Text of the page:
Multimodal Argumentation

As I started creating my product for this post, it quickly evolved into what may seem to be a political argumentation. I would like to first state that I have no intent for this to be political, and if these comments reflect any political belief, that is not my intention. The comments, pictures, and audio are all actual events, words, etc. that happened (although the words on the last frame are indeed summarized but are nevertheless based on actual words that have been said directly to me or around me and are the inspiration for this multimodal argumentation seeing as how there were little children around – but I digress). You can access my video here. With all of that being said, this post is going to focus on the use of multimodal argumentation in the classroom and the three elements from the Toulon Model of Argumentation: claim, evidence, and warrant.

For this product I used several different tools to help me create this video. All of the pictures were found through Google Images, and the audio was recorded from an excerpt from a YouTube clip you can watch in full here. I added, edited/adjusted, and inserted text using Microsoft PowerPoint. Once I was finished adding in timers and transitions, I used Google Chrome’s Sreencast-O-Matic to record the slideshow into a short video. Finally, I uploaded the video to my Google Drive to share with y’all. (Whew! That was a long process, but I am very pleased with the outcome.)

PowerPoint allowed me to apply my pictures and text upon one another to create a layered photo that contained a direct meaning. Although there are some limitations to the editing abilities within PowerPoint, there were plenty of options that allowed me to incorporate various modes within this product. This product was constructed in layers and ultimately turned into a video; however, the slideshow itself could have been the multimodal argument finished product, but I felt it would look better as a video that played for the audience.

Using a screen casting tool gave me the ability to record this PowerPoint. You may have seen teachers record themselves presenting their Presentations to their students before for online classes or material that students should watch independently. I basically did the same thing except I did not speak. I let the slideshow play and it became a short video. One constraint that was difficult to maneuver around was the audio. If I turned off the narration, then the screencast would not record ANY of the audio even from the clip embedded in the slideshow, and if I had the narration turned on, then I (and the cats and other humans) had to be silent or it would be picked up on the recording (needless to say, it took us several recordings to get it without any interference). Even with that one hick-up, the process went really quickly and smoothly.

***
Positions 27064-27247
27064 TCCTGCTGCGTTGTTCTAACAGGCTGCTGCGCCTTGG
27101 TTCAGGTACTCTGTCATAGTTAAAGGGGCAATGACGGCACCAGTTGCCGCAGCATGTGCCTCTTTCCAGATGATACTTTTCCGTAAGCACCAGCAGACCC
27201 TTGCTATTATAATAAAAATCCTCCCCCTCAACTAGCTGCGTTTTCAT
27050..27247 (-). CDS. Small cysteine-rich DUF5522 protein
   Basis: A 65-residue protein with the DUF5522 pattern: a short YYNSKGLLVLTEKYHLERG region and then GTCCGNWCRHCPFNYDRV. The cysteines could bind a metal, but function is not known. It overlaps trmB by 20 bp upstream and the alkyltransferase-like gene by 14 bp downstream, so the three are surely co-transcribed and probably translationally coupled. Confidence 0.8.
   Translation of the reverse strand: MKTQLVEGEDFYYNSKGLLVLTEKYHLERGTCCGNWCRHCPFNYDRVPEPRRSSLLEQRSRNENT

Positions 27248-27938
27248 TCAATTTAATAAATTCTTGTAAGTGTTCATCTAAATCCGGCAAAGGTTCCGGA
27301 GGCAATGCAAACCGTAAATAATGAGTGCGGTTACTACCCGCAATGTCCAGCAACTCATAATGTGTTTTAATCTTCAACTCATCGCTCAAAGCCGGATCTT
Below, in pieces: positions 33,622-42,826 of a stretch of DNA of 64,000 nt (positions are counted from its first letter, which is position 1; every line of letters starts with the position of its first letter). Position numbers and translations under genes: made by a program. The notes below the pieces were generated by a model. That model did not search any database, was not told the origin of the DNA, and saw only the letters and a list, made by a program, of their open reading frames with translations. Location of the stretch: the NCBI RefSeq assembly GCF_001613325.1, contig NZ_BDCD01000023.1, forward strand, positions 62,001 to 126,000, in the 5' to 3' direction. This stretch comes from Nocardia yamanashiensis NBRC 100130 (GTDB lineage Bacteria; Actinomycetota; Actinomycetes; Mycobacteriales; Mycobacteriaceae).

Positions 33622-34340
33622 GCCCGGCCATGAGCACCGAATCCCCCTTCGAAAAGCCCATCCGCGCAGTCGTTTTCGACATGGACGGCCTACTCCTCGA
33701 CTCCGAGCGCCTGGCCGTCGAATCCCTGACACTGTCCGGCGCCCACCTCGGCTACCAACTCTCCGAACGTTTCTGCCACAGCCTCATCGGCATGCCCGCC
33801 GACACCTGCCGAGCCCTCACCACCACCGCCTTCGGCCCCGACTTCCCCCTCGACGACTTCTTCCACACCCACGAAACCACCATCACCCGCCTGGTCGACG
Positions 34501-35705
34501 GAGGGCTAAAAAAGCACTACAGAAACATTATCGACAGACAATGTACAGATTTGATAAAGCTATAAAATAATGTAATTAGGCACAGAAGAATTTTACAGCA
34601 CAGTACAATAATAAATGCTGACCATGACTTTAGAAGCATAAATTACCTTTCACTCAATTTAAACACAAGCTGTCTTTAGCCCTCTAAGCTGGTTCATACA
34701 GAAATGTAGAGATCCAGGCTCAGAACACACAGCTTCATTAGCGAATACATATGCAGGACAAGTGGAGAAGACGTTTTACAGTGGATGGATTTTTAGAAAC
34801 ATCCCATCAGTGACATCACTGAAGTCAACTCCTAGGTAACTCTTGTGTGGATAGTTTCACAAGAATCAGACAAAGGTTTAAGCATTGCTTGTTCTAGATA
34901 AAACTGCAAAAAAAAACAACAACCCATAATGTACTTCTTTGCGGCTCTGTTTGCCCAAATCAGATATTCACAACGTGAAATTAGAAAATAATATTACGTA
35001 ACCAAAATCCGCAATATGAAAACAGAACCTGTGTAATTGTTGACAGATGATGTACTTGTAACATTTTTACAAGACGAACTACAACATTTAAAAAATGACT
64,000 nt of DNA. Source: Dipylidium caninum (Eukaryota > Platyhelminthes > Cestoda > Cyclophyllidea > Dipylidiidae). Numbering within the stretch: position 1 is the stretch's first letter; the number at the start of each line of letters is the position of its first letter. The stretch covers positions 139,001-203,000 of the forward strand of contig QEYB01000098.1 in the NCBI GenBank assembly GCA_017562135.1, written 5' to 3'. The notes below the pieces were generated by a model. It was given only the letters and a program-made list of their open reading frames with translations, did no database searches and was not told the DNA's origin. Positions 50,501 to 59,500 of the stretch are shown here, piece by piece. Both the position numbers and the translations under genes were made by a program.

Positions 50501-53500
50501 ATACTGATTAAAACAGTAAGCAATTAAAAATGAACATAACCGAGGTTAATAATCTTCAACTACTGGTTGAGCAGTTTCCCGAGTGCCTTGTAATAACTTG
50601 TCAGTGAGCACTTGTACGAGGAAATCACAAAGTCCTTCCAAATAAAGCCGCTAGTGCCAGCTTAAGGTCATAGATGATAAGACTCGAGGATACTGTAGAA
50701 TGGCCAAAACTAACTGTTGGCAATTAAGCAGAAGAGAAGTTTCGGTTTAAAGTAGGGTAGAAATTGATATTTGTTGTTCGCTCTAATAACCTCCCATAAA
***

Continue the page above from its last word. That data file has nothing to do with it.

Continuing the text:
Toulmin’s Model of Argumentation contains three elements: claim, evidence, and warrant. The claim is a conclusion that must have evidence. The evidence is a fact that is the foundation of the claim. The warrant explains why the evidence supports the claim (shows the progression from the evidence to the claim). If you look at my product, what would you say my claim is? My evidence? My warrant? Let me tell you. My claim is that children are learning from us. My evidence is they hear and see the things we say. My warrant is we need to think about what we say and do because the children are learning from what they see and hear from us and how we treat others.

My warrant is probably accepted by most individuals (although there are some people who may not care), but I definitely think that the words and examples I chose to include are not accepted or agreeable with all cultures even here in the United States. These are audio, pictures, and words that I chose to include because of a personal experience. When creating a multimodal argumentation, I think it is important to create something you believe in because it can give the students more creative freedom to express themselves. (Although, it would be really cool to have them do the opposite viewpoint of what they choose – if applicable – to help them see different sides – note: this would be good for a debate or relating to a story).

This would also be a great tool to use in pairing with an argumentative essay. The students can create a multimodal argumentation over their topic in their paper and present/show that to the class. The tools that I used are easy to navigate, but there are also other tools and product styles students can choose to use/design. They can make a poster/picture (with text and pictures – show them examples from culture jamming); create a video like I did; make a slide show through PowerPoint, SWAY, or an on line tool; or they can make a voice over with images or a video. I found PowerPoint to be a great tool to combine different modes that would all express my argument in one place.

Advice for teachers:

  • Have students plan out their argument first, then plan out their vision of their product in order to access which technology would best help them.
  • The tools used to create my product are usually available on school computers and easy to learn and navigate quickly (most students have worked with PowerPoint before).
  • Try to let students have creative freedom.

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